This is too funny. The rest of us, who don’t want or can’t have children, should just have sex wherever and whenever we want. Yeah, that’s moral. Just to prevent gays from having legitimate, long term relationships and the legalities that go along with marriage. Yeah, that’s the ticket.

Posted by: womanmarine at October 23, 2008 9:15 AM
Comment #268010

>A lot of middle schoolers would be grateful to have that particular part of the culture war over. It used to be that you just didn’t talk about it, it was something that was barely remarked upon, that people moved on from, rather than dwell on it.
Posted by: Stephen Daugherty at October 23, 2008 08:56 AM

Stephen,

Yeah, like they used to say about black people (or not say), those who spoke sometimes spoke too loudly and the rest remained silent. Sometimes the quiet is more of a problem than the noise.

These folks that yell about how gays will take over the world if they get their way, are the same ones who yelled that the black would rub off on us, and we’d turn into jungle-bunnies if we integrated.

Hate and a disrespect for our Constitution by the very ones who claim a franchise on patriotism…

Posted by: Marysdude at October 23, 2008 9:16 AM
Comment #268013

>It is about destroying marriage as a social institution.
Posted by: Lee Jamison at October 23, 2008 09:07 AM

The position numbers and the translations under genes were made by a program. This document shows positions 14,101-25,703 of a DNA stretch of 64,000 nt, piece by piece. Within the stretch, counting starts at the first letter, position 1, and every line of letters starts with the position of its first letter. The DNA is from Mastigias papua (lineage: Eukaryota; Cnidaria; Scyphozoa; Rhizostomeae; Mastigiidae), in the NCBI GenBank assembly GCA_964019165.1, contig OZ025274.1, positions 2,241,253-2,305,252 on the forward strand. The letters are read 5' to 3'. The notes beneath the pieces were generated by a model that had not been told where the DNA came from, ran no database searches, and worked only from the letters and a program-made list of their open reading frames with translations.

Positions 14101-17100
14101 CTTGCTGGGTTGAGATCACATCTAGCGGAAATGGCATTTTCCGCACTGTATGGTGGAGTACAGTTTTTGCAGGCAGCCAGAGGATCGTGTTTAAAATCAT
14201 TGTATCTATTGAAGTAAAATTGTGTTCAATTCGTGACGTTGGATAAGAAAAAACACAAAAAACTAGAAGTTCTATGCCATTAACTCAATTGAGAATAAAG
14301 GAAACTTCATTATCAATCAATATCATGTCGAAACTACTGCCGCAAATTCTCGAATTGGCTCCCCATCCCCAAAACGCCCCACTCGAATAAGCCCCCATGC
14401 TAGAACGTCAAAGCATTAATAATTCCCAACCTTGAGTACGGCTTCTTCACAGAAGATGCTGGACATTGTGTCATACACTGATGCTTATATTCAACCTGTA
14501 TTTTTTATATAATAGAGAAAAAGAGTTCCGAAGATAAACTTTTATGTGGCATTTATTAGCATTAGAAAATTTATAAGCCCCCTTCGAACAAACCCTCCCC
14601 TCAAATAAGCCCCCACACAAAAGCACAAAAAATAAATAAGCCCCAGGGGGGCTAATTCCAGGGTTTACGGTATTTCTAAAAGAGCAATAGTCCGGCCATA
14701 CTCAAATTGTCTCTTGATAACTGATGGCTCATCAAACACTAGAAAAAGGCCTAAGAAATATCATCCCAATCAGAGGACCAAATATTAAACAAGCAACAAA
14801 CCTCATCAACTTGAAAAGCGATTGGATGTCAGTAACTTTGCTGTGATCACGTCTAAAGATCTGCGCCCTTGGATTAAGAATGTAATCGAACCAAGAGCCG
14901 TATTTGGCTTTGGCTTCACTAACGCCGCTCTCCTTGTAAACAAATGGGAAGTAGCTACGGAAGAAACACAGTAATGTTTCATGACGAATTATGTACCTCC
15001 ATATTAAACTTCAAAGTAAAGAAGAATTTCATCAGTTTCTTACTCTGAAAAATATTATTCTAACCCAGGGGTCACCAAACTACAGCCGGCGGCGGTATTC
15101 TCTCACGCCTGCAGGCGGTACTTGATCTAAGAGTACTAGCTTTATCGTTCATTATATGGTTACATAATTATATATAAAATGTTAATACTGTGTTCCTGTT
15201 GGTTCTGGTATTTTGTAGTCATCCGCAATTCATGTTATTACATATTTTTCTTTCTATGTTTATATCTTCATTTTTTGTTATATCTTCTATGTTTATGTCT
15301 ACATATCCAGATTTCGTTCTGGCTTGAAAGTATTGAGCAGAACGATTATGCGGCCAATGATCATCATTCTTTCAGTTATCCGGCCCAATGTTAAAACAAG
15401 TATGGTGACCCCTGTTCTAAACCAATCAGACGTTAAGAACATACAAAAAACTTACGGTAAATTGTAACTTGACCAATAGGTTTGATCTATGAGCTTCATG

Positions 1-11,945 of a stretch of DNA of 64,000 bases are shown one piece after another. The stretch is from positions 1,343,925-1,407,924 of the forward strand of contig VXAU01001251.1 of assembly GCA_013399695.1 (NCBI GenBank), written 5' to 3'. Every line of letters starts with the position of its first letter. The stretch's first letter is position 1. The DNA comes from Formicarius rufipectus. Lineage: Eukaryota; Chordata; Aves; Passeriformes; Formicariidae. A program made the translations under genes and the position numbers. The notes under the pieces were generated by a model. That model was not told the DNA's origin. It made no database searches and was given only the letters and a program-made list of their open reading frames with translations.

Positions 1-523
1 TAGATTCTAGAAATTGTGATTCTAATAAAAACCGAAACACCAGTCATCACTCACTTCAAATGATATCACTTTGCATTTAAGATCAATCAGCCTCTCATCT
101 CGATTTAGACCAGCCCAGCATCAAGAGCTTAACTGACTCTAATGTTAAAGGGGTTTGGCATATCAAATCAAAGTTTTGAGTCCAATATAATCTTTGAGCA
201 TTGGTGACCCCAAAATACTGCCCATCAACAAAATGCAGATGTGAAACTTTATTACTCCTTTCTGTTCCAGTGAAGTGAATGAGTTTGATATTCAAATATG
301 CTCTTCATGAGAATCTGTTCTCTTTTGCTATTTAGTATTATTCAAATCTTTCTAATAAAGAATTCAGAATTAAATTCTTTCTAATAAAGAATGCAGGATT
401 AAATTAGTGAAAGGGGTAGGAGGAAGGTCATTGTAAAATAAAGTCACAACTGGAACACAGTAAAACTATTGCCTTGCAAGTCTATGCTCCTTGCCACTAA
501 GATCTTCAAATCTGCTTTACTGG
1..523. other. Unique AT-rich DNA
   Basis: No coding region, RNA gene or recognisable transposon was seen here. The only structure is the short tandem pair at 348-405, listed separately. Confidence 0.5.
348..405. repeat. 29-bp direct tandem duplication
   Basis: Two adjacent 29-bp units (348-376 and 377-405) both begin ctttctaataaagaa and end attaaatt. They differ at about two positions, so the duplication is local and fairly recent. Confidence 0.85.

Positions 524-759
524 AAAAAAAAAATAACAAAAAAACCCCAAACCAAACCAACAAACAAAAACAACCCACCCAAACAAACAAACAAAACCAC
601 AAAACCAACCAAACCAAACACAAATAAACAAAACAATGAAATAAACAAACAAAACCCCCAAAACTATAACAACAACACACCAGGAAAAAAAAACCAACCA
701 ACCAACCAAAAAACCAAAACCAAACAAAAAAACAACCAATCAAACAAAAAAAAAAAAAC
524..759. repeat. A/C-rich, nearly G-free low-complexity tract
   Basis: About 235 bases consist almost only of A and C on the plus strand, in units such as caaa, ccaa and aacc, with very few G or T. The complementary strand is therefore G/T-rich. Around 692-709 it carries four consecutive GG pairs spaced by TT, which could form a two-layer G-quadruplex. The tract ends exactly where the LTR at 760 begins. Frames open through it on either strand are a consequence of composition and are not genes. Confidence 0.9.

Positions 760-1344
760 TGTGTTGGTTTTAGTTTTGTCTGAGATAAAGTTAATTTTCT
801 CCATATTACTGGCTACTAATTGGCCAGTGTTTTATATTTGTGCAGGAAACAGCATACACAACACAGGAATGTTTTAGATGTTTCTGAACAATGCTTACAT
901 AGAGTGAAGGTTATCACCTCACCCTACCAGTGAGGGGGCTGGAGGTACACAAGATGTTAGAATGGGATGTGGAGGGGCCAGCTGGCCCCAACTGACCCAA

Lee,

If ‘marriage as a social institution’, is so weak that it cannot withstand additions to its numbers, woe unto us as a society…but, your point about this not being a ‘rights’ issue??? Now, that is rambling and bumbling…

I got married by a Justice of the Peace, in a quiet civil ceremony…not in a church under the mantle of religious formality, but we still called it ‘getting married’. As long as gays don’t demand that a church with a bigoted doctrine marry them, why should a civil ceremony to wed them not be called a ‘marriage’?

It’s the RIGHT thing to do, even if those on the right don’t agree…

Posted by: Marysdude at October 23, 2008 9:27 AM
Comment #268016
Restricting rights is a bad precedent. But laws around the country legalizing gay marriage aren’t about winning freedoms, they’re about making divergent lifestyles seem normal. That means reeducation, starting in our public schools

Mark - this sounds like you are saying that gay men and women should wait for the rest of the country to be ready to accept them before they should have the same rights and privileges as everyone else. Why should anyone have to wait to have rights? I also don’t have a problem at all with having a discussion of homosexuality in high school. This period in anyone’s life is difficult and if you happen to be gay and feel like there is something wrong with you because you are taught that you live a “divergent lifestyle.” The last thing a teenager needs is to be ostracized - it leads to depression, even suicide. I don’t think teaching sexual techniques in school is appropriate for anyone but teaching about contraception and protection from disease is of vital importance. Hiding from these issues doesn’t make them go away.

I do oppose “gay” marriage on the grounds that marriage as an istitution is not about sex. It is about raising children.

Lee - where in our laws does it say this? Marriage is a business relationship between two people to the government. It is about property. I didn’t sign anything saying that as a condition of the state granting me a marriage license that I was going to having and raising children. Gay people have children too, should gay people with children be allowed to be married?